Last Friday, the new UN High Commissioner for Human Rights, Zeid Ra’ad Hussein, voiced his deep concern over the deteriorating situation of refugees in the light of the most recent tragedy in the Mediterranean Sea. In a powerful speech he directly criticized the impunity of such crimes as well as the lack of concerted efforts by Egypt, North Africa and the European States to bring the “Mediterranean mass murderers“ to justice.
“All the countries in the Mediterranean must make a concerted effort to clamp down on the smugglers who are exploiting one of the most vulnerable groups on the planet and endangering their lives, virtually on a daily basis, purely for financial gain.”
He used the opportunity to also acknowledge the existence of similar difficulties for migrants in other parts of the world including the Gulf of Aden, Indian Ocean and Caribbean.
“Far too many refugees and migrants are dying all across the world in an effort to flee conflict, systematic political oppression and human rights violations, including economic deprivation. These root causes in their countries of origin must be tackled in a concerted manner,” Zeid said.
He took up an important issue by stating that this grievance should not only be tackled by the relevant States but also by the international community.
“We also need a renewed effort to find ways to manage refugee and other migratory movements in an orderly manner that reduces the need for people to resort to unscrupulous people smugglers. The European Union, other destination States, transit countries and countries of origin must do more to address the range of factors pushing so many people into the arms of the smugglers. The focus, at every stage of the process needs to be on respect for the rights and inherent dignity of every human being.”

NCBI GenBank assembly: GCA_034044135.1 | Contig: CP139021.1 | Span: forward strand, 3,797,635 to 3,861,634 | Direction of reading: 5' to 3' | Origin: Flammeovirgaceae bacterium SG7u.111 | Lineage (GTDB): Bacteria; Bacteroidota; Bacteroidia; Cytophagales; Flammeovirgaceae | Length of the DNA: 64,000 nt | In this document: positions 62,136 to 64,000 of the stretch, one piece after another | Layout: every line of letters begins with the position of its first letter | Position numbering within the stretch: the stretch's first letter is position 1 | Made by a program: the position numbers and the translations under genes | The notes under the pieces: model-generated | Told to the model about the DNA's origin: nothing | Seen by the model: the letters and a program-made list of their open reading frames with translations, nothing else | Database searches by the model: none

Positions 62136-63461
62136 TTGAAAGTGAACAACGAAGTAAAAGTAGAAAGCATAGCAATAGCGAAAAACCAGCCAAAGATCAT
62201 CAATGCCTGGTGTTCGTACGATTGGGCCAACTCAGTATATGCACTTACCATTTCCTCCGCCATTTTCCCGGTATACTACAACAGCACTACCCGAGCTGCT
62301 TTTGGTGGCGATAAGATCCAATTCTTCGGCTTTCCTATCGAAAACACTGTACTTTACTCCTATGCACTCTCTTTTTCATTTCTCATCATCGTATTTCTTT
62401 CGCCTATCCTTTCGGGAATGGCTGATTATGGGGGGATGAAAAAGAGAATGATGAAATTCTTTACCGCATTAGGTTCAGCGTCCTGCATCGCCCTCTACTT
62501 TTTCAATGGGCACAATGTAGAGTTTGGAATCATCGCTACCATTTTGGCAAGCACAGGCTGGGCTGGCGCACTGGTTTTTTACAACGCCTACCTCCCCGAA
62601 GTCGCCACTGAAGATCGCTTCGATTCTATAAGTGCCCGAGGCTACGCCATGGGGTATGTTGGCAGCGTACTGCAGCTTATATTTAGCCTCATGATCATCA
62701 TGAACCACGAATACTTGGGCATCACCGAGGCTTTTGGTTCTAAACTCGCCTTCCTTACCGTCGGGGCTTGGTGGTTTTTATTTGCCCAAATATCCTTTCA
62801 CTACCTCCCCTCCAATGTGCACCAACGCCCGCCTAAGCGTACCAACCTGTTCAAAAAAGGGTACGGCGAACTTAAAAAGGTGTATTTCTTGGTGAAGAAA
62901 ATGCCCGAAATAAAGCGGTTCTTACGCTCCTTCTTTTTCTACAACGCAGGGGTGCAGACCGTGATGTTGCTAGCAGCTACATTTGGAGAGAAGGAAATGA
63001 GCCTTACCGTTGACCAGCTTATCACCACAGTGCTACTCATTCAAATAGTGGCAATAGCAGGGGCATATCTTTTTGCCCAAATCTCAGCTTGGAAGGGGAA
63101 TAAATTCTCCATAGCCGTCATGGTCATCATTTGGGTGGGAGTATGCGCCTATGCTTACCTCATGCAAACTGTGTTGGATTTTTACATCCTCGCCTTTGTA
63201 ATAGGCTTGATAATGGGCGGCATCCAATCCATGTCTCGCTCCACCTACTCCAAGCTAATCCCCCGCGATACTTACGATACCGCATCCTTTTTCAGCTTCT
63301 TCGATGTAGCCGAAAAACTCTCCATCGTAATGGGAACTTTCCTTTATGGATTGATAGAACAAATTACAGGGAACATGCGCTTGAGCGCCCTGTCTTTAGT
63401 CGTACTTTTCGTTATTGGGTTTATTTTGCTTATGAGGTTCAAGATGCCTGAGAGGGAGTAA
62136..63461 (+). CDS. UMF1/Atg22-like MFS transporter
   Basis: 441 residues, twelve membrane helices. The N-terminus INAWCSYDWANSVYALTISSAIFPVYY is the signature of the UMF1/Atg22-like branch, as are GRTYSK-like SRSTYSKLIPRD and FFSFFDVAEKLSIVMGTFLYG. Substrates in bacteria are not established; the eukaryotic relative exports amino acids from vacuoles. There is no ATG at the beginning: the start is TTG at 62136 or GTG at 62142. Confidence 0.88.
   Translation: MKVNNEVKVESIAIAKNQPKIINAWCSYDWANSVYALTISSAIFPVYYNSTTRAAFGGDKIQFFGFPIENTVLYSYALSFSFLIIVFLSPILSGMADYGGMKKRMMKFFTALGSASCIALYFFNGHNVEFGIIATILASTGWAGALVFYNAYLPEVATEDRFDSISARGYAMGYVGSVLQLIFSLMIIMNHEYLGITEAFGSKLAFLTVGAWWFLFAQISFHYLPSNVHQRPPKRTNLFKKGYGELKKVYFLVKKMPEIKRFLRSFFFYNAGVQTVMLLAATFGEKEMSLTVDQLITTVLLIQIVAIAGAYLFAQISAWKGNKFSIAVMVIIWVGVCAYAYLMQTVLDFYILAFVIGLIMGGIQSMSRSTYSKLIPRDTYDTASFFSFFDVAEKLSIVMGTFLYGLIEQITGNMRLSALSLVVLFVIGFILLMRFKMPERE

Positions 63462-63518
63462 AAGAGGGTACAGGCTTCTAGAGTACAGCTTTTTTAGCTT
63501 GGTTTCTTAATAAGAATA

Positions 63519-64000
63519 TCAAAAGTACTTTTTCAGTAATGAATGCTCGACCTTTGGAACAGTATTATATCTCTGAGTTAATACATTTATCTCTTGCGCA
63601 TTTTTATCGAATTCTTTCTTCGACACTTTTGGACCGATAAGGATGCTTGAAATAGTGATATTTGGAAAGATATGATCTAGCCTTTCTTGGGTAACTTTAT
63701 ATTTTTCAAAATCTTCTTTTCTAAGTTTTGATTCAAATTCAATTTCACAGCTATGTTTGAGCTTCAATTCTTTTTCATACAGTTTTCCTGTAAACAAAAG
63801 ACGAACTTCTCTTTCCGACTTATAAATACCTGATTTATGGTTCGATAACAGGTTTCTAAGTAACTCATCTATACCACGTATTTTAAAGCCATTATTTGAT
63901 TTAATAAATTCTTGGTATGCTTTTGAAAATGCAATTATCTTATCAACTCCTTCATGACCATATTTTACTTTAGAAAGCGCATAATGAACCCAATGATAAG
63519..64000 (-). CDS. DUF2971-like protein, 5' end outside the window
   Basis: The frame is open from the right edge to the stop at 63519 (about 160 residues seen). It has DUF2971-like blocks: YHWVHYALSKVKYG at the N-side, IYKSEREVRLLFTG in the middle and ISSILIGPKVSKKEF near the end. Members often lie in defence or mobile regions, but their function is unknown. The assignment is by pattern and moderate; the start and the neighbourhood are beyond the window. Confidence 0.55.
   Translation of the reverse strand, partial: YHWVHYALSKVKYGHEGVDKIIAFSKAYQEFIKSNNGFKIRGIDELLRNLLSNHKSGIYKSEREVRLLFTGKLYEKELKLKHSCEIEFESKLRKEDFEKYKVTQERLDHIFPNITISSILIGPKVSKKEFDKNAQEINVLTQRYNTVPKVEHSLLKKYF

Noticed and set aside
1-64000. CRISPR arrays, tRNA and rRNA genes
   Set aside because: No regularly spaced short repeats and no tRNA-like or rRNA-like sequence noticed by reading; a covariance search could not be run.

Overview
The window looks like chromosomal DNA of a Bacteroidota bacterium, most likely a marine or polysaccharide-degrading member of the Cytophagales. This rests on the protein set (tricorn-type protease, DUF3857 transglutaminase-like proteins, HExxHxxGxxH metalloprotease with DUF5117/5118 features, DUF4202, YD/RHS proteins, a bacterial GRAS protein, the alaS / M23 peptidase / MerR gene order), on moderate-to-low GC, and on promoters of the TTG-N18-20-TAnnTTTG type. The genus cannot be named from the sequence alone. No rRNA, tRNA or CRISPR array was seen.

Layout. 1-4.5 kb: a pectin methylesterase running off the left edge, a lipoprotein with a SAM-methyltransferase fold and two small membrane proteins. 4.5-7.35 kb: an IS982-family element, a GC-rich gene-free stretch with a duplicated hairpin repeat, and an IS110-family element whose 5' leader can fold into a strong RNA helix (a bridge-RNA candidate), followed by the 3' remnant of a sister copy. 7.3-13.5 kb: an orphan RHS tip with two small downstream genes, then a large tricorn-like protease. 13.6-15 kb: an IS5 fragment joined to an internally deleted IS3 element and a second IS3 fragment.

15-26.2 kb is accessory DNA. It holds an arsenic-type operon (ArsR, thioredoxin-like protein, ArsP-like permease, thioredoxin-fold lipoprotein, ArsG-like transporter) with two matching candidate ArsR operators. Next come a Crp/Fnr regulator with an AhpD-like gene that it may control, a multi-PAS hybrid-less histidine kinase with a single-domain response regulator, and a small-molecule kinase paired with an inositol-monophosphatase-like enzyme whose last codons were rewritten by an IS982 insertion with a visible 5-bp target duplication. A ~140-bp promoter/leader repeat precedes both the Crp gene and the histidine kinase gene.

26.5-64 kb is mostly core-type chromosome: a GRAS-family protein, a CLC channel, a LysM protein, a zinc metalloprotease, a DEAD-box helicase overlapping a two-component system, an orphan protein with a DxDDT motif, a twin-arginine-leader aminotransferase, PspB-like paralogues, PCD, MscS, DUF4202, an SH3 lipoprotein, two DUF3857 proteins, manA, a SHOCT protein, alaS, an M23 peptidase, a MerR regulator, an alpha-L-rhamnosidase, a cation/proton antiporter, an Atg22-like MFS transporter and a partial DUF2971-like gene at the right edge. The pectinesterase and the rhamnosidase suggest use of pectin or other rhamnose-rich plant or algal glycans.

Sadly, there are already new testimonies on States violating the rights of refugees and asylum-seekers. According to Human Rights Watch, the Bulgarian authorities have forced at least 43 asylum-seeking Syrians back over the border to Turkey in the past month. Some of the refugees, including families with small children, were beaten and robbed by authorities. Most recently, Turkey also faces the risk of violating human rights by temporarily closing some if its border crossings with Syria and Iraq in order to control the flux of predominantly Kurdish refugees, who are currently fleeing the advancing Islamic State-militants, from entering Turkey (BBC).
It is much to be hoped that the High Commissioner will continue to raise attention for refugees and asylum-seekers, as any sort of enhancement of their situation seems to remain in the distance.